Two Israelis suspected by New Zealand authorities of being Mossad agents have pleaded guilty to unlawfully attempting to obtain a New Zealand passport. Uri Kelman, 30, and Elisha Cara, 50, pleaded guilty in Auckland’s High Court last week. They will remain in custody until a July 15 sentencing hearing. The crime carries a penalty of up to five years in prison.
The men had been on bail since their first court appearance in April. Two other charges against the men of conspiracy for being part of an organized crime syndicate have been dropped.
The New Zealand Herald said the guilty plea was to prevent the prosecution bringing “diplomatically embarrassing” evidence that the men indeed were Mossad agents involved in criminal activity in New Zealand.
But a major New Zealand television station, TVN, sent a camera crew to Israel to investigate the alleged Mossad connections, but they found nothing definitive.
There have b! een rising tensions recently between New Zealand and Israel.
Last month, the New Zealand Government openly criticized Israel’s policy of bulldozing Palestinian homes and donated $534,000 to aid homeless Palestinians.
In May, two officials from the Jewish Agency for Israel were detained at Auckland Airport on suspicion that the two were Mossad agents, drug-runners or illegally transporting food across borders. One of them reported that he had been told by a customs agent, “We are treating all you Israelis the same — you are nothing but drug dealers and spies.”
In the passport case, Kelman and Cara applied for a New Zealand passport using the birth certificate of a wheelchair-bound cerebral palsy victim.
Two other men were suspected of being involved in the crime. Zev William Barkan, a neighbor of the cerebral palsy patient, has fled the country. A fourth man remains unidentified.
After an earlier hearing, Cara denied that he had any connections to Mossad. ! But New Zealand’s acting foreign minister, Jim Sutton, said at the tim e that the men were “representatives of the Israeli government.”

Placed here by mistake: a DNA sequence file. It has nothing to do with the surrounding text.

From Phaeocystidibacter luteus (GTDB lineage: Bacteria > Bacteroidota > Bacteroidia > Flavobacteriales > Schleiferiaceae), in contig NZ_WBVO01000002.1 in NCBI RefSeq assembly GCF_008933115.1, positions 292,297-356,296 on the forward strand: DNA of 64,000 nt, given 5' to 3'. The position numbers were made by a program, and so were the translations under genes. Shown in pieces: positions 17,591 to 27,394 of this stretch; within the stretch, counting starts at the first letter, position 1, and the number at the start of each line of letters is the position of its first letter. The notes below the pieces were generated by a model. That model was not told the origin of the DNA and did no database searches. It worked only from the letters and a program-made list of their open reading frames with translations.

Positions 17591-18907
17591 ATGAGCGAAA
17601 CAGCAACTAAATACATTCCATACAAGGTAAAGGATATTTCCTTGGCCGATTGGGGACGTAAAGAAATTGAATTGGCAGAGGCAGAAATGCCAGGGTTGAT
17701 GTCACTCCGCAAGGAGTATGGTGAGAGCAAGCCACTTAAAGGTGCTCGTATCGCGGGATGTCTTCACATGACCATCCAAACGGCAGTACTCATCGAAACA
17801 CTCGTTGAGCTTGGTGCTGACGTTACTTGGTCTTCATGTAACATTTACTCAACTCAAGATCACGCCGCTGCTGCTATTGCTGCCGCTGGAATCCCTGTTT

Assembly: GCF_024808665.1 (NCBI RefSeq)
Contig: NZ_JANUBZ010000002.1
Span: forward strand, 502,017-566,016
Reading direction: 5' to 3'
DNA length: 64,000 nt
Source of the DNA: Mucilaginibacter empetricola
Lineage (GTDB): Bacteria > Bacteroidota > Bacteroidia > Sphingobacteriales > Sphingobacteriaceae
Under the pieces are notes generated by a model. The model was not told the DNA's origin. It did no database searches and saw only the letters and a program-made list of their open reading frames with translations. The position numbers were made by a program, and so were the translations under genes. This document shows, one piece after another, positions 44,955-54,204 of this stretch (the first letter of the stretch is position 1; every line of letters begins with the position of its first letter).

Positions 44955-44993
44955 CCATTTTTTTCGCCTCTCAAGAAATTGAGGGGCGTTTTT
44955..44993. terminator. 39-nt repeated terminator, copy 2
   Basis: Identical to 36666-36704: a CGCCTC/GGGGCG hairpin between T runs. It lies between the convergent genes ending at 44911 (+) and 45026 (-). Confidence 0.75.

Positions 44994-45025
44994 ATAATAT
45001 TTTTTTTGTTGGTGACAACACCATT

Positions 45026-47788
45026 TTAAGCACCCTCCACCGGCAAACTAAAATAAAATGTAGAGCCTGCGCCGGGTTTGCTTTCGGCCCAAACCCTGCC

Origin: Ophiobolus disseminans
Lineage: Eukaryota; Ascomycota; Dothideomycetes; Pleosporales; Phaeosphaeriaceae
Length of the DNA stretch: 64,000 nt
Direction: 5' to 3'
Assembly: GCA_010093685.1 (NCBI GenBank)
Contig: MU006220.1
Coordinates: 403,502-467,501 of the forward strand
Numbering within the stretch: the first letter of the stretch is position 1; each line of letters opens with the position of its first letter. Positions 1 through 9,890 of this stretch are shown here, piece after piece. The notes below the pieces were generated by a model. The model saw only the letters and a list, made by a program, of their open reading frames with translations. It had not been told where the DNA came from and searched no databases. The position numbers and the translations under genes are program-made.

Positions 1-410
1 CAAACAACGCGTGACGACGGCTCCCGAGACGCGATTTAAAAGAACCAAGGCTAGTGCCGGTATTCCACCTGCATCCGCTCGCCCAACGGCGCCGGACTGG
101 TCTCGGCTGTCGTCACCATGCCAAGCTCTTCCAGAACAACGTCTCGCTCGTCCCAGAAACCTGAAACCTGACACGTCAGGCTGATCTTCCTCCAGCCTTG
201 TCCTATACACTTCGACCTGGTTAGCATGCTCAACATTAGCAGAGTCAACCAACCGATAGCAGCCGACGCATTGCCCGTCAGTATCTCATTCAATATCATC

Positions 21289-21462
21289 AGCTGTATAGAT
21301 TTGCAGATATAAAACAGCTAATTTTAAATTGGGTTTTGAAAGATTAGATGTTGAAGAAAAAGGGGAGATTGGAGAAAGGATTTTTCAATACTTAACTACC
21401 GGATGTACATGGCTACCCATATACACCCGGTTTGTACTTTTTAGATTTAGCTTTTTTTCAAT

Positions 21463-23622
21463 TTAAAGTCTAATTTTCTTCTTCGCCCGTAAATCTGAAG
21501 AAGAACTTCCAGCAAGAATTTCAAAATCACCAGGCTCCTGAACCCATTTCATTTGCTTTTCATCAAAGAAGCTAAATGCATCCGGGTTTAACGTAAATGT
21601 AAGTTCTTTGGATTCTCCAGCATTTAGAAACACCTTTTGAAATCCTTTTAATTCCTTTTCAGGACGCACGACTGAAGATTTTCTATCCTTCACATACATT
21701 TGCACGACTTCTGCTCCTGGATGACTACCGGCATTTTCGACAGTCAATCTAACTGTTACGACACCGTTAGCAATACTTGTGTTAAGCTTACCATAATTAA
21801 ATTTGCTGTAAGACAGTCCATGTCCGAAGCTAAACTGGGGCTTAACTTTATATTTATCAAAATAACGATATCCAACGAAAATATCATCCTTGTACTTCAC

The arrests spawned a diplomatic brouhaha between New Zealand and the Israeli Embassy in Canberra, Australia, which is responsible for New Zealand.
New Zealand media reported that the acting ambassador, Orna Sagiv, had been summoned to New Zealand where she was “read the riot act.” The embassy did not respond to requests for interviews about the story.
Cara had been to New Zealand many times. He lived in Sydney, Australia, where he allegedly ran a travel agency. His wife and children have since returned to Israel.
New Zealand Prime Minister Helen Clark has refused to comment until after sentencing, but observers said her government likely would re-evaluate the policy of granting visas to visiting Israelis following the hearing. At present, Israelis do not need a visa to visit the country.
Sagiv also refused to comment on the case until after the sentencing.
Geoff Levy, co-president of the A! uckland Jewish Council and a lawyer on the team defending Cara, told JTA, “Jews in Auckland are not happy with the attention the media has whipped up with regard to this case.”
“We feel very grateful to the New Zealand government and people for making us feel very welcome here. When something like this happens, it can create loyalty problems, which make us feel very uncomfortable,” he said. “Our current government does not have a good record in supporting Israel.”
But Levy said no anti-Semitic incidents had occurred as a result of what is being called the “Mossad affair.”
“We have received reports of Jews, both Israelis and New Zealanders, currently being badly treated by over zealous customs officials when bringing religious articles into the country. However, when I took the matter up with the higher echelons of the Customs Service, they were dealt with positively and efficiently,” Levy said.
The Archive of the Jewish Telegraphic Agency includes articles published from 1923 to 2008. Archive stories reflect the journalistic standards and practices of the time they were published.